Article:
US LNG on a charge

imgres

From the AFR:

Approvals for US liquefied natural gas exports are being granted more quickly than anticipated, reinforcing expectations of a “new dawn” in North American LNG, which could capture a fifth of the global market by the end of the decade, according to RBC Capital Markets’ Toronto-based LNG export Greg Pardy.

Speaking in Sydney Mr Pardy said while progress towards LNG exports in Canada was still at a relatively early stage, ventures were moving ahead rapidly on the US Gulf coast, with exports from the first US export terminal, Cheniere Energy’s Sabine Pass venture in Louisiana, set to reach Asian markets in 2016.

…“The US is exceeding our expectations dramatically in terms of the approval of LNG exports to non- Free Trade Agreement countries,” Mr Pardy told the Australian Financial Review.

…RBC is forecasting North American LNG exports will reach about 69 million tonnes a year (9.2 bcf/d), representing about 20 per cent of global supply. Of that total, the US is likely to take more than the 57 million tonnes a year share anticipated just a few months ago, Mr Pardy said.

…RBC is forecasting Chinese LNG demand will more than triple in the 2012-20 period, to reach 7 bcf/d by the end of the decade. But it is bearish on demand in the world’s largest market Japan, estimating that demand there will slide to 9.7 bcf/d by 2020 from the current peak of 11.7 bcf/d as nuclear power capacity resumes operation, up to an expected 40 per cent of capacity.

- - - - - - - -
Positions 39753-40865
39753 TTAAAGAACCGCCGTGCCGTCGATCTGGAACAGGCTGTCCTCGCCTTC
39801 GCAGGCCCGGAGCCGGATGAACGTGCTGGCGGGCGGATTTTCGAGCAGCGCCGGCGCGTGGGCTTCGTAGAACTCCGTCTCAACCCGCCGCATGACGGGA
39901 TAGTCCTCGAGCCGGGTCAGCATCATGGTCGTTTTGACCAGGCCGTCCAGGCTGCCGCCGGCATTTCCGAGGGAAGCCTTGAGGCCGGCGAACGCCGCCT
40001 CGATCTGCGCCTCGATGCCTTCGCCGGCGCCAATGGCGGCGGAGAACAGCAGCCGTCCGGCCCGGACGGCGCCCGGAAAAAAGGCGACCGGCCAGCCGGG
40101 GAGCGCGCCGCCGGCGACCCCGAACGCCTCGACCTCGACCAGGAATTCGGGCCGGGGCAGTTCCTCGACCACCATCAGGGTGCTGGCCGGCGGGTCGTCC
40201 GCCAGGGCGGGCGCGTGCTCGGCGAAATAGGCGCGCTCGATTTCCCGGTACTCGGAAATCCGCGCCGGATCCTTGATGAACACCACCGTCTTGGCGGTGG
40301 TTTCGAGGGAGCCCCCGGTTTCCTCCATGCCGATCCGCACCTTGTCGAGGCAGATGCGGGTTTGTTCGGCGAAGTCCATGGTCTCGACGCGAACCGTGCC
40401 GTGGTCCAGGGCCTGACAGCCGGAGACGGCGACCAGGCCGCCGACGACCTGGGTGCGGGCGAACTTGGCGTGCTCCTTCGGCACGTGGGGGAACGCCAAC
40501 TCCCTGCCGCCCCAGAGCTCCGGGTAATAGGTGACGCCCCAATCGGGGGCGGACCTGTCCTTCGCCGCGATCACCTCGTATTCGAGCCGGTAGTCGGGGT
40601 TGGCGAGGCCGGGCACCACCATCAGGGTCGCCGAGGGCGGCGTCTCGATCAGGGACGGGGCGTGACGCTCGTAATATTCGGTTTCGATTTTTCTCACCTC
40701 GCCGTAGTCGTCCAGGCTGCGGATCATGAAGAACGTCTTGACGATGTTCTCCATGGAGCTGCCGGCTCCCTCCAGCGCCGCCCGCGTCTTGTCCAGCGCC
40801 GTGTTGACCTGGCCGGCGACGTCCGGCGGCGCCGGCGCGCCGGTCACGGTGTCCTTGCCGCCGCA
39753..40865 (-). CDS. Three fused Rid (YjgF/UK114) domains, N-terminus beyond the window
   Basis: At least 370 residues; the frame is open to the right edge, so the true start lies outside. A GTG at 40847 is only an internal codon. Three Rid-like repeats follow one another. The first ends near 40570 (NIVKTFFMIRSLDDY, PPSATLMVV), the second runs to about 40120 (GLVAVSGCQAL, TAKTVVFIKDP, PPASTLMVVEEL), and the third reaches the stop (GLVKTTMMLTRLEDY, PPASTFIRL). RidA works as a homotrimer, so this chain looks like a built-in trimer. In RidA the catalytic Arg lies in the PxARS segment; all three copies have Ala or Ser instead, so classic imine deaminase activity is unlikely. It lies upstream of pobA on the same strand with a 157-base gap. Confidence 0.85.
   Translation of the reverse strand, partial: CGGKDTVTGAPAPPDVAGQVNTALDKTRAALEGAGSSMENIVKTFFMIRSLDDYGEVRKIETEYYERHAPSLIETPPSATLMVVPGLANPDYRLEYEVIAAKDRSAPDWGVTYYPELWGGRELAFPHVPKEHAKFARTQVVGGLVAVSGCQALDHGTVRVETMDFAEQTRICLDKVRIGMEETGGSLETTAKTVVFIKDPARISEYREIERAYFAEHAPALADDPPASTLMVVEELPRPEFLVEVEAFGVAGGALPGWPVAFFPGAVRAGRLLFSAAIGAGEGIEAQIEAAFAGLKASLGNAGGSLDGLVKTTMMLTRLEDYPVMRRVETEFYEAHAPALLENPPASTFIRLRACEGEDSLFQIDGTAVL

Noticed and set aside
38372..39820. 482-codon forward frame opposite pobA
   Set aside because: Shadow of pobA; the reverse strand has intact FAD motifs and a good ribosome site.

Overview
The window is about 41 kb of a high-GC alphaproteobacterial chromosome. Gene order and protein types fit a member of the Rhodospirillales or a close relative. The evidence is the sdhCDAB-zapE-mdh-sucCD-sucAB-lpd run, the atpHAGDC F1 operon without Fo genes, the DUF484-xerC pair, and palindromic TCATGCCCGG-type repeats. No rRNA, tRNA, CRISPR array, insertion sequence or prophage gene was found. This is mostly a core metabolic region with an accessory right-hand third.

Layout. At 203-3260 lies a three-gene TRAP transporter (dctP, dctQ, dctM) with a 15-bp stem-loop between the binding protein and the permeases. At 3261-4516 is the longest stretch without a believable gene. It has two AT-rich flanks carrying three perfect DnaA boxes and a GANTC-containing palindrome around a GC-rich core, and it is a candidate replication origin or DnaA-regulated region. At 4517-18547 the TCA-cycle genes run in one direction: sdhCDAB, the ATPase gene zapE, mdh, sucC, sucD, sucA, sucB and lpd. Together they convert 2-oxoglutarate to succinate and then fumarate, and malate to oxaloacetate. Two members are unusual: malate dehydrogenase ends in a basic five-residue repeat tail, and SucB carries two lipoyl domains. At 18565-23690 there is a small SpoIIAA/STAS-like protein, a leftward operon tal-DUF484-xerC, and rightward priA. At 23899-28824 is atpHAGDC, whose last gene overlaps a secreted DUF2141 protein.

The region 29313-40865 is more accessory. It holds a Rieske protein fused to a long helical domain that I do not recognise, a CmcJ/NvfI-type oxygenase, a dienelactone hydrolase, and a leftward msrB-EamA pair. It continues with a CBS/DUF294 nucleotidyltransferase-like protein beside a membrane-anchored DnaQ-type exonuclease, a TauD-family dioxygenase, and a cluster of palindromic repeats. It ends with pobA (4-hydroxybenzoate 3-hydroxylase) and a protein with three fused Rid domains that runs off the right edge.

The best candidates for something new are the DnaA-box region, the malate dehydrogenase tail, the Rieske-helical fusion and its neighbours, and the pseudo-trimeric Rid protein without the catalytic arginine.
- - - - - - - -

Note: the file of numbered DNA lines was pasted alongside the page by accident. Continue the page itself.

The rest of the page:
Yep, yep and yep. The next cab off the rank is Cameron LNG and then a string of other brownfields projects. Hard to know where the US approvals will stop but they will probably pause around 70mtpa. The problem is they can resume any time they like to take market share from their bloated Australian cousins.

Cost-out deflation ahead for Australian LNG. That or longer term limited output.

Houses and Holes

David Llewellyn-Smith is Chief Strategist at the MB Fund and MB Super. David is the founding publisher and editor of MacroBusiness and was the fouding publisher and global economy editor of The Diplomat, the Asia Pacific’s leading geo-politics and economics portal.

He is also a former gold trader and economic commentator at The Sydney Morning Herald, The Age, the ABC and Business Spectator. He is the co-author of The Great Crash of 2008 with Ross Garnaut and was the editor of the second Garnaut Climate Change Review.

Comments

  1. The rapid approval is in line with a paper prepared advising just such action at least through to the end of the year. All projects approved will not translate into production with the view that six will proceed.

    As an aside the increase in demand from China is likely to be met by spot – very attractive for existing and near production facilities and this reliance may well extend beyond 2020.

    You’ve probably read it but for those interested

    http://www.fas.org/sgp/crs/misc/R42074.pdff

    http://blogs.platts.com/2013/08/23/lng-theories/